The trade group has continued to push for weakening federal methane rules, even as some of its largest members call for standards. In comments to EPA on its new source rule, API called for limiting semiannual inspections of well sites proposed under the Obama administration to once a year. It has also proposed exempting low-production wells from methane limits, arguing they would be economically burdensome.
Environmentalists say those moves would significantly weaken the Obama-era standards.
"We support controlling methane through a cost-effective regulatory framework, innovation and industry action like the Environmental Partnership," said Reid Porter, an API spokesman, referring to an industry collaboration focused on improving the sector's environmental performance. "Our industry is action-oriented and results-driven."
What oil companies want
It's not entirely clear where the majors' support for API's position begins and ends. BP and Exxon have echoed the group's call for cost-effective regulation.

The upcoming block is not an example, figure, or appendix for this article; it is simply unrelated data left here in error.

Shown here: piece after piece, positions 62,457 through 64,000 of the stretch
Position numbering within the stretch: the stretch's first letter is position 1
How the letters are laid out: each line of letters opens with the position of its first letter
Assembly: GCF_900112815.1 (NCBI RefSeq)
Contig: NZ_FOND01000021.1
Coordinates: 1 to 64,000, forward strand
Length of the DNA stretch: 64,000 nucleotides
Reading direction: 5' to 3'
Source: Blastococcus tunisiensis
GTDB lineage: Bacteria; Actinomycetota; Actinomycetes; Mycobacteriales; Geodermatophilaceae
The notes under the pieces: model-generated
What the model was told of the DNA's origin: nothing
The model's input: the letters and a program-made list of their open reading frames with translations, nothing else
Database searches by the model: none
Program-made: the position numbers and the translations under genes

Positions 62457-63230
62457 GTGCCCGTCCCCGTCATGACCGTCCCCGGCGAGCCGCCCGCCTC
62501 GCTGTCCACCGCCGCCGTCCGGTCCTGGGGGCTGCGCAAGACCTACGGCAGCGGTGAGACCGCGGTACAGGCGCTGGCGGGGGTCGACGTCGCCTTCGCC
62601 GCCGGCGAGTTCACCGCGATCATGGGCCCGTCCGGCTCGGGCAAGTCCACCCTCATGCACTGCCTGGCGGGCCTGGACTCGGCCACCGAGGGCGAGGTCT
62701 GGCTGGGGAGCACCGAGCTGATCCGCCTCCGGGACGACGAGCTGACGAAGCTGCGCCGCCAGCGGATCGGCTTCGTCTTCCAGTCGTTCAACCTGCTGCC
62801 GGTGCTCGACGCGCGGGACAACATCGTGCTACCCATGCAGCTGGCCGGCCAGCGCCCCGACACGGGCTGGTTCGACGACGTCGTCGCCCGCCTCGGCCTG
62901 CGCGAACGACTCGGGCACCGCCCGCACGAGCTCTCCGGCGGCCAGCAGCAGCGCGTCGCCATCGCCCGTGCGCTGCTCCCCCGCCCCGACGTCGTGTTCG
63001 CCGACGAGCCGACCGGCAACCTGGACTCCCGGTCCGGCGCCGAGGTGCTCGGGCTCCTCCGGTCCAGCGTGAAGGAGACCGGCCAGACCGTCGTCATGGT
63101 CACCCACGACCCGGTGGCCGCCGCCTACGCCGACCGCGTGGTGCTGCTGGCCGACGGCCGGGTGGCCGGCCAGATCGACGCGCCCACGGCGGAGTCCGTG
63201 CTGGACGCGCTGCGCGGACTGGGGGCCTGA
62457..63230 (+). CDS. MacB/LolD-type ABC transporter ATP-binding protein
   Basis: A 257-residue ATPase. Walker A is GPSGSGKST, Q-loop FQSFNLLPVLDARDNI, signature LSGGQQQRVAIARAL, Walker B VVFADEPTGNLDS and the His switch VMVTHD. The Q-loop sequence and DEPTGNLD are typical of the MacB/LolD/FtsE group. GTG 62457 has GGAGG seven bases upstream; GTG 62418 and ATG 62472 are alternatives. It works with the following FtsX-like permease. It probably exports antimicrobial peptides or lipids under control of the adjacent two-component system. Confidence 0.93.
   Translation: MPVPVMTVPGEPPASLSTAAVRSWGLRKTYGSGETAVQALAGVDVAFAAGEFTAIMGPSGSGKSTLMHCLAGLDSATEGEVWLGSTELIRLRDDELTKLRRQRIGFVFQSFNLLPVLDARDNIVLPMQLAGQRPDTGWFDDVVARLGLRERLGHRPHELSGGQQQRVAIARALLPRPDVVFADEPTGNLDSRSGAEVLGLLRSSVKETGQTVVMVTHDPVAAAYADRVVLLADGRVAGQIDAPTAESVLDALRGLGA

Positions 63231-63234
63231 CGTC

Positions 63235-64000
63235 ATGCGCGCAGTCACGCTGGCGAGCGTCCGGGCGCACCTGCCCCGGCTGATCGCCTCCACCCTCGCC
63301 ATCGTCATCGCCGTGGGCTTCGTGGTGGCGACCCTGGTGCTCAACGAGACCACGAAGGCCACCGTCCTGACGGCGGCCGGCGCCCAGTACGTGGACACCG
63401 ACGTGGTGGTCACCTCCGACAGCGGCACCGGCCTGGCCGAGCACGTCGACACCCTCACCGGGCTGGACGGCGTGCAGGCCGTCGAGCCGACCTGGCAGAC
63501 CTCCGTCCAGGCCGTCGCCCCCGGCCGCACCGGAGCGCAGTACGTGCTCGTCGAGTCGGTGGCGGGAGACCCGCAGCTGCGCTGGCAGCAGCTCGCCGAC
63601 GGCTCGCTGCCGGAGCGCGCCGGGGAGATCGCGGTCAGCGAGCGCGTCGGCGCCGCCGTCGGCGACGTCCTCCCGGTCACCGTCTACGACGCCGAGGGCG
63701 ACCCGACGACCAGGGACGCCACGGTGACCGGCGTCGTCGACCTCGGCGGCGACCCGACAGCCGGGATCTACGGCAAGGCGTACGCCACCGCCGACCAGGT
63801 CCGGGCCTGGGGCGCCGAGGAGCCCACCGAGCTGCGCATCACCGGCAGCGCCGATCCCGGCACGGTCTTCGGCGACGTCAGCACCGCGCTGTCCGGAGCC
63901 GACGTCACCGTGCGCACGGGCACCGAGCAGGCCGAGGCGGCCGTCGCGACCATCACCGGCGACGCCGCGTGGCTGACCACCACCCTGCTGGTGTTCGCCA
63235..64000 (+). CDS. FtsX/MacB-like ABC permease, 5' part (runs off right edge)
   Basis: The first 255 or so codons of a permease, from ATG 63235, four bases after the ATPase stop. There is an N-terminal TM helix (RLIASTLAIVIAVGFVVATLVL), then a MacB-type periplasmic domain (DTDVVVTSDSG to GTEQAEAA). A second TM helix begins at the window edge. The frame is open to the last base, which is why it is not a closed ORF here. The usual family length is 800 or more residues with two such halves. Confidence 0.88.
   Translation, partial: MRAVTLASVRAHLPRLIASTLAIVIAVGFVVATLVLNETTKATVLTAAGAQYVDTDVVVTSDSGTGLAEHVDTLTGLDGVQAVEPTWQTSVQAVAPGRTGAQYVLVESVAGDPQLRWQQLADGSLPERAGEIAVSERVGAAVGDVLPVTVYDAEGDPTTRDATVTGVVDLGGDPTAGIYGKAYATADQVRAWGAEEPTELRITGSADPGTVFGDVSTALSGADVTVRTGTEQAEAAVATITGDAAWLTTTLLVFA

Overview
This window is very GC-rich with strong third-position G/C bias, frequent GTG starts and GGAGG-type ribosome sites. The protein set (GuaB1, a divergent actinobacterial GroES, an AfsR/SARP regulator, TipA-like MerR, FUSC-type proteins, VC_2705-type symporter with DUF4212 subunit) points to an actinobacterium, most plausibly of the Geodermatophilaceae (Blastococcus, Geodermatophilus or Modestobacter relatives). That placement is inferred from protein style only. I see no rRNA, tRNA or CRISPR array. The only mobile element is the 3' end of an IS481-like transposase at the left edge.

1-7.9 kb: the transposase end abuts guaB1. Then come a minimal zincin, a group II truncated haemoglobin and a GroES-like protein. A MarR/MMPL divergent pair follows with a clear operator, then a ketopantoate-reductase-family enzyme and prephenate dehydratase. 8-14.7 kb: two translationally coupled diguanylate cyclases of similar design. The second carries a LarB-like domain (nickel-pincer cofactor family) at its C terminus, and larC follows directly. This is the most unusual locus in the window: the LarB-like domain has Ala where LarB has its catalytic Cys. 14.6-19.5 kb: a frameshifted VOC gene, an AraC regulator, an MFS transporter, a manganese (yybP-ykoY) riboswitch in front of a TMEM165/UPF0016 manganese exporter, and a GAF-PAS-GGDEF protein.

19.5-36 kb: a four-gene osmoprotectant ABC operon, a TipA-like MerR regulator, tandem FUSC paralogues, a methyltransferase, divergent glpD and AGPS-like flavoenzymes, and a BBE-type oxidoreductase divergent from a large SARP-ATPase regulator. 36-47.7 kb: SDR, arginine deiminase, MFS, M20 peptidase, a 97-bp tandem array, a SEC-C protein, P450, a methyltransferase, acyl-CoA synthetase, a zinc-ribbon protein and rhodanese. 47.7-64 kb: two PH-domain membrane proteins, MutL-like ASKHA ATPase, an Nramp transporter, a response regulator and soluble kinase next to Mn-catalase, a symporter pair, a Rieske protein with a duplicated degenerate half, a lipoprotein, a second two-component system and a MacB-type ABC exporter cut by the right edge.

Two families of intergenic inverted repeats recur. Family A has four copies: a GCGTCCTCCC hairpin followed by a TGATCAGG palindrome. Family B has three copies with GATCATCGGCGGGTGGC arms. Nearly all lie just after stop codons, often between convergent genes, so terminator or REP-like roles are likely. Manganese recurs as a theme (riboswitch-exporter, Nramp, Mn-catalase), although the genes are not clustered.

At the same time, all three companies have said they support regulations on both new and existing wells, a shift from the Obama years when the industry vigorously fought attempts to regulate existing production facilities.
Exxon did not say in its letter to EPA whether it supported the proposals outlined by API but did express support for "maintaining the key elements of the underlying regulation."
Jason Ryan, a BP spokesman, did not answer questions on whether the company supported limiting annual inspections or providing exemptions for low-production wells. Instead, he pointed to the company's internal efforts and repeated its call for federal standards, saying, "Natural gas has a critical role to play in helping the world transition to a low-carbon future, but it can only play its part if we control methane emissions."